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Architects outline clean, green, self-sufficient vision
Tuesday November 21, 2006
By Mathew Dearnaley

Architects of an Auckland waterfront stadium promoted it yesterday as a people-friendly and energy self-sufficient building fit to grace the postcards of every visitor to New Zealand.

Going all out to woo detractors of Rugby World Cup Minister Trevor Mallard's $500 million-plus waterfront dream, principals of Warren and Mahoney said Stadium New Zealand would probably be the world's first fully-glazed and "carbon-neutral" sports centre.

"It should be seen as a friend of the city and not the enemy of the people," said director Andrew Barclay, as the minutes kept ticking towards decisions on Thursday and Friday by the Auckland city and regional councils on whether the 2011 cup finals should be contested on the waterfront or a redeveloped Eden Park.

"So we are conscious the building should express the values of the New Zealand people - it should be open, clear and transparent," he said.

Although the visual impact of the 37m structure is uppermost in critics' minds, fellow director Graeme Finlay said by video link from Christchurch that it would offer a striking showcase to the world of New Zealand's environmental and technological leadership.

Mr Finlay, who is deputy chairman of the Green Building Council, said the 60,000-seat building would be largely self-sufficient in its use of energy and water, and in processing wastes.

Energy could be generated by roof-top solar collectors and windflow turbines in the sides of the building and stored in the national grid; rainwater could be used to flush lavatories and irrigate the stadium's playing field; and industrial composting could allow waste to be recycled on the site.

"It is an extraordinary opportunity to showcase New Zealand technology on a world stage, for it to carve out its niche in that growth market," Mr Finlay said.

Mr Barclay said the curvaceous glazed "skin" of the stadium would also do away with the need for mechanical air-conditioning, drawing air through the building naturally.

"This is now the topic of our generation and, if we are going to spend $500 million building any kind of stadium, we believe it should be an exemplar of Government policy."

He acknowledged public concern that such a large building may disconnect people from the waterfront, but said its transparent appearance would allow them to see in and out of it, and encourage them to approach it without feeling threatened.

It would be large, and people would not be able to see through its concrete inner platform, but its mass would appear less than if it were made of traditional materials.

"We are looking forward to it behaving differently in terms of how it will allow people both at ground level and at every concourse level within the stadium to have direct connections with the waterfront."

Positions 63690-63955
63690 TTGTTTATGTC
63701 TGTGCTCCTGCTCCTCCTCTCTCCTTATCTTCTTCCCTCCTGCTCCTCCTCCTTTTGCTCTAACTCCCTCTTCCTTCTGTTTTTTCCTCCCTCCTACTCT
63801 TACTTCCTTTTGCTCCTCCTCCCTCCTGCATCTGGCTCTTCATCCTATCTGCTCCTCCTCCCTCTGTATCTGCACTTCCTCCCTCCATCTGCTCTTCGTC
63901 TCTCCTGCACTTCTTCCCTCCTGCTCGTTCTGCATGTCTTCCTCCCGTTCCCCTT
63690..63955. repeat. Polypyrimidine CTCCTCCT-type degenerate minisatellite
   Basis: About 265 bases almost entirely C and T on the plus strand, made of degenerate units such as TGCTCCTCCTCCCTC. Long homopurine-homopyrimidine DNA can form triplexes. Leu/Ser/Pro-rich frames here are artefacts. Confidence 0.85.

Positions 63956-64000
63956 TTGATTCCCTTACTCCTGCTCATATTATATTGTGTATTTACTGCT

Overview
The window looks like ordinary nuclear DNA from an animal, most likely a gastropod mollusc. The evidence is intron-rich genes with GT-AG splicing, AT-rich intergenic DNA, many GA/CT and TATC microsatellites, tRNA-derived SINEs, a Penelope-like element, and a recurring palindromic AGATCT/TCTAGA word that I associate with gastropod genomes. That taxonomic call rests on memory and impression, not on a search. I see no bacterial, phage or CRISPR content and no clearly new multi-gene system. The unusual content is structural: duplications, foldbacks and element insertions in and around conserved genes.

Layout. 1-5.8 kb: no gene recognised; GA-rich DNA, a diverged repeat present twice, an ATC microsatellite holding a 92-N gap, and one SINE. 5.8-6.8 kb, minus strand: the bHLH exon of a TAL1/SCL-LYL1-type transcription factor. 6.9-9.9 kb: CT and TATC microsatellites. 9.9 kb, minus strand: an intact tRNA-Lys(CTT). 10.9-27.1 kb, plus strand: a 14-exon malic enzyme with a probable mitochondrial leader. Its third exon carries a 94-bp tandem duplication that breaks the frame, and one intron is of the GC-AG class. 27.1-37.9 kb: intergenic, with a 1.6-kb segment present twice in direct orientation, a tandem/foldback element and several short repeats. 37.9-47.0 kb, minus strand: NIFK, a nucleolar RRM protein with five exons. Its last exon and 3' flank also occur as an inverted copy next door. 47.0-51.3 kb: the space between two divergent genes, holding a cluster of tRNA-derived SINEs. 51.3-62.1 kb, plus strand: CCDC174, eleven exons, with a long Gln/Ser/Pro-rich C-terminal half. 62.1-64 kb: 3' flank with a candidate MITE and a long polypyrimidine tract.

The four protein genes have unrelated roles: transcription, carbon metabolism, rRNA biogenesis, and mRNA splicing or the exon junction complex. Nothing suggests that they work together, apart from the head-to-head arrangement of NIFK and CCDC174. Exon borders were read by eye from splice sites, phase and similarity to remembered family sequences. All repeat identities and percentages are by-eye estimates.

Those not entering the stadium would gain access currently denied to them by port operations to a large forecourt and promenade on its western side and a boardwalk right around it, and to a beach below the historic Admiralty Steps.

He admitted that his firm shared the preference of many others, including Auckland City Council urban design champion Ludo Campbell-Reid, that the stadium be built further east on Bledisloe Wharf but said it was "not in control of that decision".

Mr Mallard has accepted Ports of Auckland's view that an eastern site would jeopardise too much of its business, but he will face growing public pressure for a rethink when he returns from Canada on Thursday.

The architects believe the choice between the waterfront and Eden Park will be a very close call, but Mr Barclay said that, if the two councils gave it the green light, he expected stadium platform contractor Fletcher Building would want them working on it at the coming weekend.

Institute of Architects urban issues group member Ken Crosson welcomed the new details about public accessibility and sustainability but said Auckland should not give up hope of pushing the project further east so the stadium would not block views from the Britomart precinct.

Noting that the port company would gain 5ha of reclaimed land at the Fergusson container terminal by early next year, with plans for further additions later, he believed it could afford to relinquish some of Bledisloe in what would be "a great gesture" to the people of Auckland.

Port company spokeswoman Karen Bradshaw said $5 billion of goods were imported or exported each year across Bledisloe and the company was concerned about losing water space as well as land, and about access difficulties for container trucks if Quay St were closed to traffic on match days.

The deputy head of Auckland University's architecture school, Diane Brand, said a stadium would be a large and unattractive edifice wherever it went on the waterfront and no amount of "window-dressing" could change that. "If it's in the front row of your city, it's a problem," she said.

Green Party MP Keith Locke, who organised a protest meeting against the stadium on Sunday with Act leader Rodney Hide, said he supported any move toward energy-efficiency but making that a feature of such a large blot on the waterfront risked discrediting the cause.